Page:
I don’t agree with the view that Ed’s position is too nuanced. What’s the alternative? He could say that Labour will reverse all the cuts and award huge public sector pay-rises. That really would be less nuanced, but who would believe it? Or he could support Osborne’s policy even though it’s visibly failing. Not very nuanced, but giving voters no reason to vote Labour at all. What’s your alternative?

Remember he is positioning himself for a 2015 election not for the next day’s PMQs – shame on you for using that as the test of an economic policy! Labour finds it hard to make headway on the economy this early because they were in charge when the shit hit the fan, and because most people don’t yet feel that Cameron has failed. By 2015 the issue will be whether or not there has been an economic recovery, and who is best placed to deal with the situation if there hasn’t. What anyone said in January 2012 will be long forgotten, but something more nuanced than a simple ‘restore the cuts’ stance will be needed to win the election. Ed&Ed obviously think reforming capitalism is the long-term bet, and they may be right, not just because people agree with it, but because Cameron has to make the same noises, but unlike Labour has to actually do something about it, which he probably won’t. This is the territory Miliband should have occupied more forcefully and earlier, but better late than never – and it accords with Labour’s historic role.

I was amused by ‘even most lefties don’t pay attention to the nuance’. ‘Nuance’ is another word for ‘betrayal’, isn’t it?

I think Labour’s problem is not one of economics, more about ideology. Whether these cuts are needed at the level that the Tories and the Lib Dem say is one thing, but these cuts are ideological in nature.

The Tories are using the cuts to get to their ideological hallowed ground. The Tories WANT less welfare, less government, less regulation, lower pay, less services and they want to cut the NHS, and most of all they want huge tax cuts for those on higher incomes. Nothing or no-one will stop them in that pursuit.

Labour should have been highlighting the ideological nature of the cuts. They should have been pointing at future tax cuts, they should have been standing shoulder to shoulder with the vulnerable.

Instead they did nothing, because, most of them go along with that. This week we saw an MP and Lib Con contributor fall on his sword after a cack handed attempt to smear a political enemy as a Nazi.

This ‘Nazi’, was he responsible for suggesting that Downs Syndrome people should be ‘allowed’ to undercut the minimum wage? Was he responsible for branding the disabled as fraudsters?

Nope, he wanted to defend Scottish people from the dysfunctional mess at Westminster. For the last year and a half, the Labour Party have ‘kept their powder dry’, ignoring wave of attacks on those unable to defend themselves. Now it is time to turn against the enemy and who is that enemy? Alex Salmond. Him with his free prescriptions and free university tuition fees. That is the real enemy for Labour. So, wheelchair bound people getting their lungs kicked out, fine?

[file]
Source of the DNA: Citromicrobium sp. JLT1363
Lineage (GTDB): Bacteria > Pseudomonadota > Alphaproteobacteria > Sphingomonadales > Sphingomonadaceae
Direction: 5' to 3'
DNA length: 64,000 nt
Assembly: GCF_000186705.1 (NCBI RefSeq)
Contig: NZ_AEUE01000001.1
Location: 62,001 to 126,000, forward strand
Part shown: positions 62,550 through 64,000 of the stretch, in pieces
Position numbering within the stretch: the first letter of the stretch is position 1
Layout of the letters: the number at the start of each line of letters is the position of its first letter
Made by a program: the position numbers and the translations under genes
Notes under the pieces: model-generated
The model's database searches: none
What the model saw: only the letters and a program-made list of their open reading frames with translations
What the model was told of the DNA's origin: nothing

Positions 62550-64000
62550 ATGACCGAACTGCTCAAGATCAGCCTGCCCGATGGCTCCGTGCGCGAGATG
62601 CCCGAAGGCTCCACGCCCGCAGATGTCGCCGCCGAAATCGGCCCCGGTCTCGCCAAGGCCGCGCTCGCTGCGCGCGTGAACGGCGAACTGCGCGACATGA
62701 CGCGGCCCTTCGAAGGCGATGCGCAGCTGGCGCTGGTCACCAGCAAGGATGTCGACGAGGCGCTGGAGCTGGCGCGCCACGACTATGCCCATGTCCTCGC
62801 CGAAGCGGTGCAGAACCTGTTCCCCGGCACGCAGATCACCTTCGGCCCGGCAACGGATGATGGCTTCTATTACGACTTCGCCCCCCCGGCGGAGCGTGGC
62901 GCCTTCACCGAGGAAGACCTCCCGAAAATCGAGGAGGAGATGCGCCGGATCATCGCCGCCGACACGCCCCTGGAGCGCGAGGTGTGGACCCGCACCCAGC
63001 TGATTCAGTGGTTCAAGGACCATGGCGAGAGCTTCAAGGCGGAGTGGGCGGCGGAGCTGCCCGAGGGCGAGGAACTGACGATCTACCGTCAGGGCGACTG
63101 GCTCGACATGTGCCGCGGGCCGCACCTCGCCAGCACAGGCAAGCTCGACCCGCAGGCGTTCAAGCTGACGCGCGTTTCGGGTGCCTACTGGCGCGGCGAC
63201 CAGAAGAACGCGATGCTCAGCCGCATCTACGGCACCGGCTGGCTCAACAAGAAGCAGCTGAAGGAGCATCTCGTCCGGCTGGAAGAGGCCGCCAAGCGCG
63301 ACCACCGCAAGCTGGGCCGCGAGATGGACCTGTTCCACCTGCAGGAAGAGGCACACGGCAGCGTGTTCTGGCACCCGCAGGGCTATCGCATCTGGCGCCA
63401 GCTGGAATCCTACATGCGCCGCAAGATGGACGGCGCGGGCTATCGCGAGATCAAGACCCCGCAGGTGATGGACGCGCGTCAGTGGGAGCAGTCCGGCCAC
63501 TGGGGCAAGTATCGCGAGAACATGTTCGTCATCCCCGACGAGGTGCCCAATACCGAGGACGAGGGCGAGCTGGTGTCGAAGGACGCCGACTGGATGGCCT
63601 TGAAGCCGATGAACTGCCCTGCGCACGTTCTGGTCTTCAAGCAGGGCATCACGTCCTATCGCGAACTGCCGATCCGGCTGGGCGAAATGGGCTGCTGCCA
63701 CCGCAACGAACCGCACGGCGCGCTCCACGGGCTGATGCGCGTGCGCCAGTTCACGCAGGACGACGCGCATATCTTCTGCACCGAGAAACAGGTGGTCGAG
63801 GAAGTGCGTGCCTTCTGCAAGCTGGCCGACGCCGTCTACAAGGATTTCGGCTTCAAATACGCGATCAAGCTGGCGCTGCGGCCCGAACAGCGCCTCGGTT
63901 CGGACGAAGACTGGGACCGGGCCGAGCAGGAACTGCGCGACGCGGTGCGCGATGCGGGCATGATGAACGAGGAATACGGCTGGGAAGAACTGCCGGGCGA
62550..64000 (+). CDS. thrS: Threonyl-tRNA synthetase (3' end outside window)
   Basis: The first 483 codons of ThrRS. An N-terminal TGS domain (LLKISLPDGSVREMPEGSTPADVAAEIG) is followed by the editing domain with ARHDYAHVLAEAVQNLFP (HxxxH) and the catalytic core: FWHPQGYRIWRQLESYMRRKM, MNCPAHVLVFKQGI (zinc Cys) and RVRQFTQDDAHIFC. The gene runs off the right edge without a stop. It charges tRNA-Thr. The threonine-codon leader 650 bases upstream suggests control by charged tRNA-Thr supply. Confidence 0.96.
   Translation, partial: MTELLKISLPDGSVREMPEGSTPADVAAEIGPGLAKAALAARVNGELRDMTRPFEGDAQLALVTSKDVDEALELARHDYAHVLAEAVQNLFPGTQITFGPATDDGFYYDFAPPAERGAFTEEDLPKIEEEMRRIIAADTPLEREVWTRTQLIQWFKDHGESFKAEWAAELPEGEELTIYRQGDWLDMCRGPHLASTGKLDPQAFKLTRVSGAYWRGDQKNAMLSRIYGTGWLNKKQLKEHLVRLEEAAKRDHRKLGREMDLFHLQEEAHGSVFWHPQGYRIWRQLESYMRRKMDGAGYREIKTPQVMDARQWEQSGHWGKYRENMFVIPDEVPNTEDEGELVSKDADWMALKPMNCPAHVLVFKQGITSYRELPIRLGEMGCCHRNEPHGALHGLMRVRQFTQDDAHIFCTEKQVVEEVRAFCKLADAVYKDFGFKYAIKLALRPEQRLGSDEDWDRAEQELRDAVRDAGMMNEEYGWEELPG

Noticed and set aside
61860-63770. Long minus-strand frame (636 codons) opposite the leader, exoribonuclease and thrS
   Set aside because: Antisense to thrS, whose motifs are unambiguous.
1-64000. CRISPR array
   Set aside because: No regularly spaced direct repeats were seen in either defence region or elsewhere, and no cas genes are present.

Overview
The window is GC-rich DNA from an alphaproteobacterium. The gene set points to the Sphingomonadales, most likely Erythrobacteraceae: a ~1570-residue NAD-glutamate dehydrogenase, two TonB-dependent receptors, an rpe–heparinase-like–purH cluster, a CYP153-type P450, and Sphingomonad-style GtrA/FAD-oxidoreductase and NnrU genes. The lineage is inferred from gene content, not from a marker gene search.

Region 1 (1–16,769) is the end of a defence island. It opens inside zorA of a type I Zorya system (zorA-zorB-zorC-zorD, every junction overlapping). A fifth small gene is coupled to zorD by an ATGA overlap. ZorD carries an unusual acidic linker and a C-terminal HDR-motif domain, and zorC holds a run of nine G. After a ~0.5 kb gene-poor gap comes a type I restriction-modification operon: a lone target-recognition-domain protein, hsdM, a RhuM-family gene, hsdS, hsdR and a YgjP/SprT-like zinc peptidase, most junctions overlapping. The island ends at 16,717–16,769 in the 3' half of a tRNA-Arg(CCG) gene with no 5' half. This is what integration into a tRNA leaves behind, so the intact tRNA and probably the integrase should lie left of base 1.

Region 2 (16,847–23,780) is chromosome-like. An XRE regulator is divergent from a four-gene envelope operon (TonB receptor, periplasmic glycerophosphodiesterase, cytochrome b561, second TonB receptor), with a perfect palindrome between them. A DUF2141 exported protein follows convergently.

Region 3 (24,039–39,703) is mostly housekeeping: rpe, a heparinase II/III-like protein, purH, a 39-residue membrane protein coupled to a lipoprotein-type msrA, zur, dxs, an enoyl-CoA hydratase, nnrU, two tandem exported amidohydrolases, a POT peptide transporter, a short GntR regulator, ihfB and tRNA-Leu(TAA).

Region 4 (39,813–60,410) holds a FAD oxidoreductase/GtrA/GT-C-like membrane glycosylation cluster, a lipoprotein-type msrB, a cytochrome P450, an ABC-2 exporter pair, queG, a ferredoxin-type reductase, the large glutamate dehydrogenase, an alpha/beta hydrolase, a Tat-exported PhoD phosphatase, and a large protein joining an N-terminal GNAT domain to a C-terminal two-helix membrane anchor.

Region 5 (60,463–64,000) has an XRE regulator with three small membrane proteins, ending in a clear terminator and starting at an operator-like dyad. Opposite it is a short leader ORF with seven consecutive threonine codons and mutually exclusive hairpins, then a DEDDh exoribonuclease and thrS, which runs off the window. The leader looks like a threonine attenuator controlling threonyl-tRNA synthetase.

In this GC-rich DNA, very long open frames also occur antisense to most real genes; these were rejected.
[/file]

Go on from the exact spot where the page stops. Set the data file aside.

The thing is, this is what Labour supporters cannot understand, they think mimicing the Tory should work and if only they had the right leader, the people who hate them would suddenly turn round and become supporters.

It isn’t a new leader you people need it is a fucking backbone you need. And people wonder why we want to get out of the UK? You wonder why the SNP’s support has displaced you in your old heartlands?

Instead of smearing Alex Salmond, why not go after the Tory toffs?

“Instead of smearing Alex Salmond, why not go after the Tory toffs?”

Because Salmond is a Dumbo and the Tory toffs aren’t?

Instead they did nothing, because, most of them go along with that. This week we saw an MP and Lib Con contributor fall on his sword after a cack handed attempt to smear a political enemy as a Nazi.

You lose the internets.

“This week we saw an MP and Lib Con contributor fall on his sword after a cack handed attempt to smear a political enemy as a Nazi.”

Is this Tom Harris? Don’t think he’s ever been a Lib Con contributor – there isn’t much love lost:

http://liberalconspiracy.org/2009/03/05/tom-harris-and-teenage-mums/

Jim @ 9:

Wow, you really can be a bit silly sometimes, can’t you?

First of all, Tom Harris (for I assume you’re talking about him) isn’t a Lib Con contributor. Nor is he “the Labour Party”. Just because one Labour MP says something, that doesn’t mean that the Party as a whole agrees. More importantly, he wasn’t comparing anybody to Hitler. Downfall parodies are very common, and none of them (to my knowledge) are intended to draw any sort of moral equivalence between Hitler and the person being parodied. Rather, they are just using convenient, easily-dubbed footage of somebody losing his temper. Finally, I don’t recall Salmond going on about “the dysfunctional mess in Westminster” when the British Government was bailing out two of Scotland’s largest banks using more money than an independent Scotland could realistically afford. Just what do you think the situation in Scotland would be like at the moment if they hadn’t done that?